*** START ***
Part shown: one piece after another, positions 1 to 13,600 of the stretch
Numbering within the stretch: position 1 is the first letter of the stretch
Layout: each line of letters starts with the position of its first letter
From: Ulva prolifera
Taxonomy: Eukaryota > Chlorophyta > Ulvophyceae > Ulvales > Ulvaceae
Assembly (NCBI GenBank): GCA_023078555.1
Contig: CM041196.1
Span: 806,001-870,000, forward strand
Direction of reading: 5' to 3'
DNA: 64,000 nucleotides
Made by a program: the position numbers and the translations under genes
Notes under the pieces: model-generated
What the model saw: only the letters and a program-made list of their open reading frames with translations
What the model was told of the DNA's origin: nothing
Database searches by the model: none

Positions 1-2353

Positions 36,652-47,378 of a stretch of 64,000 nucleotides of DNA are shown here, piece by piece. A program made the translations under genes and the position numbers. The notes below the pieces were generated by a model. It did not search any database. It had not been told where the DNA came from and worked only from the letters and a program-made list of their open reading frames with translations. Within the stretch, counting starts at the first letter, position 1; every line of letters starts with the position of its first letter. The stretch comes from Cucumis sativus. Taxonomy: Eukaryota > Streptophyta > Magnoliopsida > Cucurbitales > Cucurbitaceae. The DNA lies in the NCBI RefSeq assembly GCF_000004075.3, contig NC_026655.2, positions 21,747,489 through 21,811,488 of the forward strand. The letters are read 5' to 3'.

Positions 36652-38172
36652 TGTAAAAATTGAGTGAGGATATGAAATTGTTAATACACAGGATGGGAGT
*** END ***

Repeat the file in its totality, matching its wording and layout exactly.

Part shown: one piece after another, positions 1 to 13,600 of the stretch
Numbering within the stretch: position 1 is the first letter of the stretch
Layout: each line of letters starts with the position of its first letter
From: Ulva prolifera
Taxonomy: Eukaryota > Chlorophyta > Ulvophyceae > Ulvales > Ulvaceae
Assembly (NCBI GenBank): GCA_023078555.1
Contig: CM041196.1
Span: 806,001-870,000, forward strand
Direction of reading: 5' to 3'
DNA: 64,000 nucleotides
Made by a program: the position numbers and the translations under genes
Notes under the pieces: model-generated
What the model saw: only the letters and a program-made list of their open reading frames with translations
What the model was told of the DNA's origin: nothing
Database searches by the model: none

Positions 1-2353

Positions 36,652-47,378 of a stretch of 64,000 nucleotides of DNA are shown here, piece by piece. A program made the translations under genes and the position numbers. The notes below the pieces were generated by a model. It did not search any database. It had not been told where the DNA came from and worked only from the letters and a program-made list of their open reading frames with translations. Within the stretch, counting starts at the first letter, position 1; every line of letters starts with the position of its first letter. The stretch comes from Cucumis sativus. Taxonomy: Eukaryota > Streptophyta > Magnoliopsida > Cucurbitales > Cucurbitaceae. The DNA lies in the NCBI RefSeq assembly GCF_000004075.3, contig NC_026655.2, positions 21,747,489 through 21,811,488 of the forward strand. The letters are read 5' to 3'.

Positions 36652-38172
36652 TGTAAAAATTGAGTGAGGATATGAAATTGTTAATACACAGGATGGGAGT